Statistical comps for every rotation player in the 2021 NCAA Tournament title game

If these rosters seem familiar, you may be thinking of one the players in this list.

Well, we finally made it here, to the precipice of the NCAA Tournament title game. It feels great after all this time to be here with the cancellation of the event last year.

Though there’s a very justifiable sense that we haven’t seen a national title game in forever — and despite neither school having ever won a championship — there’s a tinge of familiarity to these teams. It’s as if we’ve seen these players before.

Or, at least, we’ve seen players like these ones before.

As we gear up for this clash of 2021 titans, we are arching our necks backwards and peering through some recent history, just in case you needed another reason to get unreasonably excited for Monday’s final. Using KenPom’s player comparison feature, we’ve identified notable statistical comps for each of the 15 players who will play the lion’s share of minutes in the title game.

(Note: These aren’t necessarily the closest comparisons, but all of the players noted below were among the top five nearest facsimiles, as determined by Ken Pomeroy’s algorithms. If you want more info on how the comparisons are made, or just want to peruse for yourself, I suggest you get a subscription to his site and start poking around.)

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Gonzaga Bulldogs

Jalen Suggs, G, Fr.

Advanced stat line: 25.2% usage, 110.8 ORtg, 59.5 TS%, 23.7 AST%, 21.7 TO%, 18.5 DR%, 3.5 STL%

Most notable KenPom comp: John Wall, 2010 Kentucky (reached Elite Eight)

This first comparison makes a ton of sense: super-highly rated freshman point guards who can score, pass, and rebound, and who have the confidence and skill to put a team on their back when they need it. Suggs has had the better shooting season (though the majority of his games came against WCC defenses), while Wall was arguably the better passer. Still, when your point guard’s top comp is a former No. 1 overall pick in the NBA Draft, you know you’re in good hands — even if those hands commit slightly more turnovers than you’d like. I think we can all agree that you’ll give up a few turnovers for the kinds of highlight-reel plays that Suggs made at the end of Gonzaga’s epic semifinal win over UCLA.

Andrew Nembhard, G, Jr.

Advanced stat line: 15.4% usage, 122.6 ORtg, 57.9 TS%, 20.3 AST%, 14.1 TO%, 2.4 FC/40

Most notable KenPom comp: Donte DiVincenzo, 2018 Villanova (won championship)

Not many teams have the luxury of getting to choose whether to add a guy like Nembhard to an already-championship-caliber roster, but that was the position Mark Few and the Zags were in once the NCAA decided to allow transfers to play this season without sitting. So what did they add? A perfect backcourt mate for Suggs, much like DiVincenzo was for Villanova star Jalen Brunson. While Suggs may handle the ball more, Nembhard’s deadly efficiency and careful, heads-up play makes him an essential complementary piece in Gonzaga’s run. Hey, it seems to have worked out pretty well for that 2018 Nova team.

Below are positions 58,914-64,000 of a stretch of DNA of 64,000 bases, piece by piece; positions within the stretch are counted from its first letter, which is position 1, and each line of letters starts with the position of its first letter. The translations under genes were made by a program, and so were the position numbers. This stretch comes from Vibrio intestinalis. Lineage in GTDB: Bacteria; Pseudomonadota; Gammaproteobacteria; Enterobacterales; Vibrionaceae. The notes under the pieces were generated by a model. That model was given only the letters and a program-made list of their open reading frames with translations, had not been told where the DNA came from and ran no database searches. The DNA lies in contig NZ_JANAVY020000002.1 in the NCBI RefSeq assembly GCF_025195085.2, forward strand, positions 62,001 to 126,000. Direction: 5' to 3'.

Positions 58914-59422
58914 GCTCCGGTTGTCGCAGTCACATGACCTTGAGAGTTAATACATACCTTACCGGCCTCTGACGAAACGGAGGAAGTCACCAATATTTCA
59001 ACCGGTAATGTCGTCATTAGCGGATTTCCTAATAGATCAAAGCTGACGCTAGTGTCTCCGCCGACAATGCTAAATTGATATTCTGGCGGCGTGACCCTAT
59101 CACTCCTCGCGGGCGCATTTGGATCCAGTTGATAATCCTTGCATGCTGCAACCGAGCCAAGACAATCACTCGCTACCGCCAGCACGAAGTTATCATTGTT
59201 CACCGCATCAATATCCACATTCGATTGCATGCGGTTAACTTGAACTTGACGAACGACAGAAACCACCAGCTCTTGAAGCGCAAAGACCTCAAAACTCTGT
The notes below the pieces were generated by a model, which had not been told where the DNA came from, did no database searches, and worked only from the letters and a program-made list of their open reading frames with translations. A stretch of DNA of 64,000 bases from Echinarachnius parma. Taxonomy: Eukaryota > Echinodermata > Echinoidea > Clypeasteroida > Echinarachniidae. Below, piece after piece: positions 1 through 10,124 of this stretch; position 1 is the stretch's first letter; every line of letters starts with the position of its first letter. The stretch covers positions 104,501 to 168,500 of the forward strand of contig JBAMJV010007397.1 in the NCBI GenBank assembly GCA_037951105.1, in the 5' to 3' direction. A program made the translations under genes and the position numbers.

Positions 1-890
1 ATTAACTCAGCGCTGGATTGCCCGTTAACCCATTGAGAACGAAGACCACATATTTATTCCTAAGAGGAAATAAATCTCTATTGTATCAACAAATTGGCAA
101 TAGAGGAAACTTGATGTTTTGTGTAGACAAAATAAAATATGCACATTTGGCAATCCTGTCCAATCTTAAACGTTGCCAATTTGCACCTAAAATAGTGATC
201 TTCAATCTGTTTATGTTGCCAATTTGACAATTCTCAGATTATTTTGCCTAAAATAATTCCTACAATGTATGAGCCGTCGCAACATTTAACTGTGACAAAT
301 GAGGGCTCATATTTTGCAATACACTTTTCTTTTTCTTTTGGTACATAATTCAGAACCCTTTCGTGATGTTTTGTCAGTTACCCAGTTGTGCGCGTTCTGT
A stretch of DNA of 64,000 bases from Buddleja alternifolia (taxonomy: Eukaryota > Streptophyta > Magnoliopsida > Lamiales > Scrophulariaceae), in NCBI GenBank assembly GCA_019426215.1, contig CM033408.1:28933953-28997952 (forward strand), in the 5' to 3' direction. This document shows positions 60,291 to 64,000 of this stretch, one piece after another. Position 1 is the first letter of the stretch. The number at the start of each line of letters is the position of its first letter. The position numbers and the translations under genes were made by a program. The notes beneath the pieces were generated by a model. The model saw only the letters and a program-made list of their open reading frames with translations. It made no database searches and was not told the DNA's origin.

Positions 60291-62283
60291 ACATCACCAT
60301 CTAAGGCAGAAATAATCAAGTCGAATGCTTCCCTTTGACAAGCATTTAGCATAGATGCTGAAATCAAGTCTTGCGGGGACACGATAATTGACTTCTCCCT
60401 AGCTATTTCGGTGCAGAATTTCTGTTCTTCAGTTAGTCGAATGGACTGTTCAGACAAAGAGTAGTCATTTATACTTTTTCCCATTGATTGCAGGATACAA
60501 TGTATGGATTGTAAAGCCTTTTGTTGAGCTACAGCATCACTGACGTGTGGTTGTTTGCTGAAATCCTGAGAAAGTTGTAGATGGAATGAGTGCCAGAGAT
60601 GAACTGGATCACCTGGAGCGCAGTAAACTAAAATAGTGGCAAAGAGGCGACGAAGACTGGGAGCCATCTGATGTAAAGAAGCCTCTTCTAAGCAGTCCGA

Joel Ayayi, G/F, Jr.

Advanced stat line: 16.5% usage, 129.1 ORtg, 66.6 TS%, 19.0 DR%, 12.7 AST%, 15.4 TO%, 2.4 FC/40

Most notable KenPom comp: Josh Hart, 2016 Villanova (won championship)

Speaking of Villanova players who cut down the nets recently, Gonzaga’s swiss army knife — er, French army knife? — draws his closest comp from former Wildcat and current NBAer Josh Hart. Specifically, Ayayi’s junior year matches up nicely with Hart’s third season, in which Villanova cut down the nets for the first time under Wright. Both players are able to shoot with efficiency from both inside and outside the arc, contribute heavily on the defensive end, and fill in the gaps when the brightest stars begin to fade a bit.

Corey Kispert, F, Sr.

Advanced stat line: 21.0% usage, 132.0 ORtg, 67.9 TS%, 10.7 TO%, 2.1 FC/40

Most notable KenPom comp: Mikal Bridges, 2018 Villanova (won championship)

Noticing a pattern here? The comparisons between this Gonzaga team and the recent championship squads out of Villanova are hard to ignore, and we’ve got one more example here with Kispert and Bridges. If you noticed that the advanced stat line above is a little scanter than those above, that’s because Kispert is a bit of a scoring specialist for the Zags, and he does it just about as well as anyone. Bridges may register more steals and blocks, but Kispert isn’t a liability on the defensive end, and Spokane’s elder statesmen more than makes up for it with his three-point shooting prowess and veteran IQ (see also: those low turnover and foul rates above).

Drew Timme, F/C, So.

Advanced stat line: 26.9% usage, 130.4 ORtg, 67.5 TS%, 10.7 OR%, 2.4 BLK%, 6.3 FD/40, 12.0 TO%

Most notable KenPom comp: Jared Sullinger, 2012 Ohio State (reached Final Four)